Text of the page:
Fred Shultz

fshultz@wellesley.edu

(781) 283-3118
Mathematics
B.S., California Institute of Technology; Ph.D., University of Wisconsin (Madison)



Frederic W. Shultz
Professor of Mathematics

Research involves operator algebras, and quantum information theory, both of which involve linear algebra and functional analysis.


A simple example of an operator algebra is the set of square matrices of a given size, but the algebras of most interest are often infinite dimensional. The study of operator algebras was originally motivated by an attempt to understand the foundations of quantum mechanics, in a long tradition of mathematics being created in an effort to solve scientific questions. I’ve always had a great interest in quantum mechanics, ever since taking a course from the physicist Richard Feynman, who was the most inspirational teacher I ever encountered. There are applications of operator algebras in many fields, including quantum mechanics, dynamical systems, group representations, tilings, and knot theory.

Recently I’ve been working in the field of quantum information theory. This includes quantum computing, which has the potential to create computers that are far faster than those in use today, at least for certain kinds of calculations. One aspect of this field is that it is only about 20 years old, and has participants from many fields besides mathematics, such as physics, computing, and engineering. Mathematical questions involving matrix algebras play an essential role.

Mathematics is frequently a social enterprise, and I’ve often worked in collaboration. For example, I’ve written research monographs with Erik Alfsen (University of Oslo), e.g., “State spaces of operator algebras,” which is probably the part of my work which is the best known. I’ve also written a software/book combination, Joy of Mathematica, with Alan Shuchat. In a different kind of collaboration, I’ve particularly enjoyed the chance to team teach courses when they are being newly developed and taught at Wellesley, including Elementary Statistics and Mathematics for the Sciences I. My research involves material from Linear Algebra, Analysis, and Abstract Algebra, but I also enjoy teaching courses that are in quite different areas, such as Combinatorics and Graph Theory and Introduction to Chaotic Dynamical Systems.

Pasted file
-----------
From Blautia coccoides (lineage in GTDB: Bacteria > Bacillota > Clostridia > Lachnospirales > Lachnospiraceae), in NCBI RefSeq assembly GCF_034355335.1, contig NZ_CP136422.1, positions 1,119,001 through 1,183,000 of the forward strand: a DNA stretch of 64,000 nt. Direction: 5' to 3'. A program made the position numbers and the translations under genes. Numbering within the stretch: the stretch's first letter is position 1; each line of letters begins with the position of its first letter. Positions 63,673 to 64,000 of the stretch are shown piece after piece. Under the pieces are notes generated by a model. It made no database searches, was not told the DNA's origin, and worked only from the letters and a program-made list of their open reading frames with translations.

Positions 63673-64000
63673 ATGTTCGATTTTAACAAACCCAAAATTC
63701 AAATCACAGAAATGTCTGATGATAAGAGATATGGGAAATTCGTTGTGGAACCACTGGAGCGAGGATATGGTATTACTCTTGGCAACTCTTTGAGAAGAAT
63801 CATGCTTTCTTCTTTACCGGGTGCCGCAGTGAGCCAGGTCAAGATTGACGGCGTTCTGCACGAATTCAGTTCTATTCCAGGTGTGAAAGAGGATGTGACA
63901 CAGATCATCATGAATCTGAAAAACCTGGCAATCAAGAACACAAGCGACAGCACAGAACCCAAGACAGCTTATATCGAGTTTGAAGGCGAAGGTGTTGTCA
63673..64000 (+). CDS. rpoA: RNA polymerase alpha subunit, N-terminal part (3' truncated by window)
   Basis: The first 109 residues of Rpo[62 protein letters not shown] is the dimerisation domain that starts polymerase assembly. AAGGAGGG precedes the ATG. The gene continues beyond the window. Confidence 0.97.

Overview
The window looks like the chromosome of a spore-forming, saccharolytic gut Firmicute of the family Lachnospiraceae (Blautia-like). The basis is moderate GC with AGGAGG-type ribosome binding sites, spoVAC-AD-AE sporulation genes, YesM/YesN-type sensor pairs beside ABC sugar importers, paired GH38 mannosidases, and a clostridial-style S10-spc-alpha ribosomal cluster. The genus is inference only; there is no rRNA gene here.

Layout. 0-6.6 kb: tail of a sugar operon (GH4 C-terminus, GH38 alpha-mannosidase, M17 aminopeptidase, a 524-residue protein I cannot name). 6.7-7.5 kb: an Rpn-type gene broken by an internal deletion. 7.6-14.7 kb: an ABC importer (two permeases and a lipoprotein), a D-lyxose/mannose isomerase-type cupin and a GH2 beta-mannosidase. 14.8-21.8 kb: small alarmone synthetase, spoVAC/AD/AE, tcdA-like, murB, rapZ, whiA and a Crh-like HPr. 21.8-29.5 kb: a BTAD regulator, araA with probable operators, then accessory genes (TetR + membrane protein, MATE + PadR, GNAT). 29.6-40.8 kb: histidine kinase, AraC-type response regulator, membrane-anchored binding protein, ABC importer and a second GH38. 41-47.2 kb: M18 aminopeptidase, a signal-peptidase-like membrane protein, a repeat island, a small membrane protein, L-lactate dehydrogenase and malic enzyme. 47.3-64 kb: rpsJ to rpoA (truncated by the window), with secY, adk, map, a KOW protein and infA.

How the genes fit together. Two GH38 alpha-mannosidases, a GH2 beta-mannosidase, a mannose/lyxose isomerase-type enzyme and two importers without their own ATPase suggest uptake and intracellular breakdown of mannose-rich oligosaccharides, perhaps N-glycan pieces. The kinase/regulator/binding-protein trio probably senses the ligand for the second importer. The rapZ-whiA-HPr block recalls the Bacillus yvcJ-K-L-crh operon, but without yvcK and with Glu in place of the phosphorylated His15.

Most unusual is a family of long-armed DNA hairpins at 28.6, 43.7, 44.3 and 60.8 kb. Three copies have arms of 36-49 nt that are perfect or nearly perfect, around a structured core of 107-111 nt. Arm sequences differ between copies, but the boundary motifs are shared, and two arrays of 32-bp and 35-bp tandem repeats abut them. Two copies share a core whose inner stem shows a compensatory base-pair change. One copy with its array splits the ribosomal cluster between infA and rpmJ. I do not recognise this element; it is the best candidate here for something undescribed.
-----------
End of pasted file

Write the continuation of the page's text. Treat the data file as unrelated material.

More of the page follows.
One of the most enjoyable aspects of Wellesley is the chance to discuss the craft of teaching with others. In graduate school I participated in the development of a calculus course taught by what would now be called inquiry based learning, related to the discovery method or Moore method for teaching mathematics, and have enjoyed the courses I’ve taught in that style at Wellesley. I like to experiment with different teaching methods, so that even though I’ve taught calculus many times, the experience is still new.

One aspect of Wellesley that I value is faculty governance. While time consuming, this is also enjoyable. I invested a considerable amount of time and energy as chair of the Budget Advisory Committee, and as co-chair of the Plans and Priorities Committee (a long range planning committee of faculty and trustees), and as chair of the Advisory Committee on Library and Technology Policy.

I’m an avid golfer. I thank my wife for her patience the hundreds of times that she has heard that at last I’ve found the secret to a successful golf swing. I’m an enthusiastic Red Sox fan, and enjoy tennis, skiing, amateur economics, and politics. I’m married with three children and one grandchild.

Additional information, including a list of my publications, can be found at http://palmer.wellesley.edu/~fshultz.

Mathematics Department

 


Upcoming Events

Monday, Oct 20

The weekly student seminar meets in room 362 at 12:20.  This week we'll have a summer research programs panel.  The department will provide lunch, and one of your peers will provide a great talk.  All are welcome to attend!

Wednesday, Oct 22

Our Applicable Math Lecture series kicks off for the year with Mike Remolona from Wolfram Research Inc giving a talk discussing Mathematica 10 and how to get the most out of wolframalpha.com.  We'll have a reception (with food!) at 3:45 in SCI 362, then move to SCI 296 at 4:15 for the talk.

Thursday, Oct 23

Our second Putnam problem session meets today and runs from 12:30 to 1:20 in SCI 364.  This week we'll have homemade cookies (chocolate chip, oatmeal raisin and ginger molasses) to help fuel our problem solving neurons.  Everyone is welcome to attend!

Thursday, Oct 23

Our second department colloquium is given by Megan Heenehan (Wellesley '03) from Eastern Connecticut State University. We'll meet in SCI 362 for snacks and socializing at 3:45, then the talk will begin at 4:15 in SCI 396.  Everyone is welcome to attend!  

Monday, Oct 27

The weekly student seminar meets in room 362 at 12:20.  This week Angela Gu will be speaking.  The department will provide lunch, and one of your peers will provide a great talk.  All are welcome to attend!

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